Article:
State of Nature Lesson Plan

Instructor: Christopher Sailus

Chris has an M.A. in history and taught university and high school history.

In this lesson plan we will teach students about the complex philosophical term 'state of nature.' Through discussion and a debate, our students will understand what it is and how each philosopher viewed it.

Learning Objectives

After this lesson, students will:

  • Know a bit about the philosophies of John Locke, Thomas Hobbes, and Jean-Jacques Rousseau
  • Understand the philosophical term 'state of nature'

Length

50 minutes

Materials

  • blank maps of the Atlantic world (ensure you have one for each student)

Key Vocabulary

At the conclusion of this lesson, students should be able to identify and define the following vocabulary terms:

  • state of nature
  • social contract
  • Thomas Hobbes
  • Jean-Jacques Rousseau
  • John Locke

Curriculum Standards

CCSS.ELA-Literacy.RH.11-12.6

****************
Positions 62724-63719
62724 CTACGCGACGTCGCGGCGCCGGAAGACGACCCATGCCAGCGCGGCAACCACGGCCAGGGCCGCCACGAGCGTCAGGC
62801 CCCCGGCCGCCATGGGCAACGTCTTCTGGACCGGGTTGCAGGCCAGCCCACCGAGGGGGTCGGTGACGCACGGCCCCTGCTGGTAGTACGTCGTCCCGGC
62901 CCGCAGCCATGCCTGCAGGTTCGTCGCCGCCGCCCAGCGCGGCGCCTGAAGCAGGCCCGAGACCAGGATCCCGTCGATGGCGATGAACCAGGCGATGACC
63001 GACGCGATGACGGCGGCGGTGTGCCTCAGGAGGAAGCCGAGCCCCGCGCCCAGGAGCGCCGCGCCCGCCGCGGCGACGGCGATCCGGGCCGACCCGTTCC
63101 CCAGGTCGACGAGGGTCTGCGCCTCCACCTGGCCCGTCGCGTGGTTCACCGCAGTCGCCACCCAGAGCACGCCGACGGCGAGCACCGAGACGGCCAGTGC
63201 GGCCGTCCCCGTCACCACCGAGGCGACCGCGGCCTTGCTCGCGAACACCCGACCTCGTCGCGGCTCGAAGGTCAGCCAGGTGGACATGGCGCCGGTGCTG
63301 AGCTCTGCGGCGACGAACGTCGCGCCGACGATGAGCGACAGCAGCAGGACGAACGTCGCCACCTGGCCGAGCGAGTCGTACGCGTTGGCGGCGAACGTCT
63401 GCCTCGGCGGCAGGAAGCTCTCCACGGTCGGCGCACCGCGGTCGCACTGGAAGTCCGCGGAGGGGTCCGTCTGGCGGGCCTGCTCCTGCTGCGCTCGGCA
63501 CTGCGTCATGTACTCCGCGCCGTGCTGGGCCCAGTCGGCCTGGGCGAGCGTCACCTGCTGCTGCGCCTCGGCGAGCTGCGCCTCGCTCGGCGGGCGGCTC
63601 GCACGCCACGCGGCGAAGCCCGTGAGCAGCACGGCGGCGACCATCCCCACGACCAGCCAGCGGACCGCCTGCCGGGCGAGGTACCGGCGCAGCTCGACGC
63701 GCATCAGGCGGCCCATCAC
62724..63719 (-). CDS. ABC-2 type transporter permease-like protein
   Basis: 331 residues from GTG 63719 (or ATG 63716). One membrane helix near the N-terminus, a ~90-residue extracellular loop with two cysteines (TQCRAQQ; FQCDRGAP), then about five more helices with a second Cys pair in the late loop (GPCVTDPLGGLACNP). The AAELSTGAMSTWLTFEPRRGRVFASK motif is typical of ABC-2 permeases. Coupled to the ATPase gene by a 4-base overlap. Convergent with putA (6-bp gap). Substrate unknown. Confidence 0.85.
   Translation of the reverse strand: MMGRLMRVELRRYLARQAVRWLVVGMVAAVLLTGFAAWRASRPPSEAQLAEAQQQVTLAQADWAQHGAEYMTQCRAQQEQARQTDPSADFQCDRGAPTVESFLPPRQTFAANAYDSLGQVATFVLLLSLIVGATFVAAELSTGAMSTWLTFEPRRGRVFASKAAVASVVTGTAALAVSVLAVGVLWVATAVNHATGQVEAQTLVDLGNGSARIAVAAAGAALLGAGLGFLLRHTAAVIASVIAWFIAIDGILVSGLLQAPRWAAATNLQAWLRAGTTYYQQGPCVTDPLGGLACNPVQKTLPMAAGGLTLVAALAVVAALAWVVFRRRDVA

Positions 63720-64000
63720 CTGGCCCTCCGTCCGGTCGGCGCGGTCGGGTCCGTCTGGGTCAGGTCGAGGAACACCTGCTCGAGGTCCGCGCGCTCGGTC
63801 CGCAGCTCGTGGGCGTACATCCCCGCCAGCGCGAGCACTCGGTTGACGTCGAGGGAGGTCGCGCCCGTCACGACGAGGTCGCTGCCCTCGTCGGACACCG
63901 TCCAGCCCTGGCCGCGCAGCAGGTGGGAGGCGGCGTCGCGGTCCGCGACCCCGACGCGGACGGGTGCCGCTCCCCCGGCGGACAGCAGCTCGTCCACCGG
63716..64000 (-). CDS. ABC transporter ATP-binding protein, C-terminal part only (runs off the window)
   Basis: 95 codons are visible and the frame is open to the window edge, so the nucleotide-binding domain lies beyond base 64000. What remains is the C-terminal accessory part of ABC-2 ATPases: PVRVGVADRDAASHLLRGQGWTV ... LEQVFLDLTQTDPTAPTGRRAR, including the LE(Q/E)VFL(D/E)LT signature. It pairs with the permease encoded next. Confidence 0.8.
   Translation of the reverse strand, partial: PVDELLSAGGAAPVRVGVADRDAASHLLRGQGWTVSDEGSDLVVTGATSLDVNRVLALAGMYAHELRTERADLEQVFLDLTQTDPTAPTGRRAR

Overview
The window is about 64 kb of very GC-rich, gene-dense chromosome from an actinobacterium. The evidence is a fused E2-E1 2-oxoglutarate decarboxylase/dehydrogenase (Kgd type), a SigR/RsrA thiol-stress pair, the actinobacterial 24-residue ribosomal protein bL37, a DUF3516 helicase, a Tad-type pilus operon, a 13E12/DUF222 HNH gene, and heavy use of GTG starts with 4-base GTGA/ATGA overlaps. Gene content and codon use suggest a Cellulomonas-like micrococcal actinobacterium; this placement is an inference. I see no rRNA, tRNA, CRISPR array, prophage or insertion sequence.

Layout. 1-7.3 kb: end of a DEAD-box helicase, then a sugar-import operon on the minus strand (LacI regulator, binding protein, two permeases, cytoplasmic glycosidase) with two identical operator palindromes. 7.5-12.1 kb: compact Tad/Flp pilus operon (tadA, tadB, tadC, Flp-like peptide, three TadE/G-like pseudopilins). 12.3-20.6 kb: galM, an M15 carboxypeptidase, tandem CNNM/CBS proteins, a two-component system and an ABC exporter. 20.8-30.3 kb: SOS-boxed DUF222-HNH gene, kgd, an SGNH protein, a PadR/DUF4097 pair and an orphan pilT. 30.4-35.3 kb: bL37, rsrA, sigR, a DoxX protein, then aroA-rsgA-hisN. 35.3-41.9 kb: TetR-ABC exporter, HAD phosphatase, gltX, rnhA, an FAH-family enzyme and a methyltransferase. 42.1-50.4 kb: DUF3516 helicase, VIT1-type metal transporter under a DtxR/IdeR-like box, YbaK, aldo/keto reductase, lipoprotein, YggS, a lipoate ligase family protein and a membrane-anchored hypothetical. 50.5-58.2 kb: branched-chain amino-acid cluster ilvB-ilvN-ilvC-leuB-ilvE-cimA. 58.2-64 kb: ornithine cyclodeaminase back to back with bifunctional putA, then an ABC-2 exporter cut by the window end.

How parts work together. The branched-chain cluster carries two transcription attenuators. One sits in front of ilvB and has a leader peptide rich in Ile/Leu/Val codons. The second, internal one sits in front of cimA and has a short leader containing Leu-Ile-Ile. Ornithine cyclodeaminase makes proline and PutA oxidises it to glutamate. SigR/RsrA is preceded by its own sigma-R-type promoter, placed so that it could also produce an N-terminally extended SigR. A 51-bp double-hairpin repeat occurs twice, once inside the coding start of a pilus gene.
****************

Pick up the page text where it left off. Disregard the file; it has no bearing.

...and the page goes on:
Evaluate authors' differing points of view on the same historical event or issue by assessing the authors' claims, reasoning, and evidence.

CCSS.ELA-Literacy.RH.11-12.8

Evaluate an author's premises, claims, and evidence by corroborating or challenging them with other information.

Instructions

  • Instruct your students to read the lesson State of Nature: Definition, Philosophy, & Examples
  • Write the names of the three philosophers up on the board. Hold a short class discussion (5-10 minutes) asking your students to name the views they have just learned of each philosopher on the state of nature. Write appropriate answers up on the board under each name. Make sure you hold a detailed discussion on each philosopher and ensure students come to a consensus before moving to the next one. Some example discussion questions include:
    • What did Hobbes/Locke/Rousseau believe would occur in a state of nature?
    • How did Hobbes/Locke/Rousseau think the state of nature should be addressed by society?
    • What principles guided Hobbes'/Locke's/Rousseau's views of humanity?
    • What is the 'general will'? Whose idea was it?

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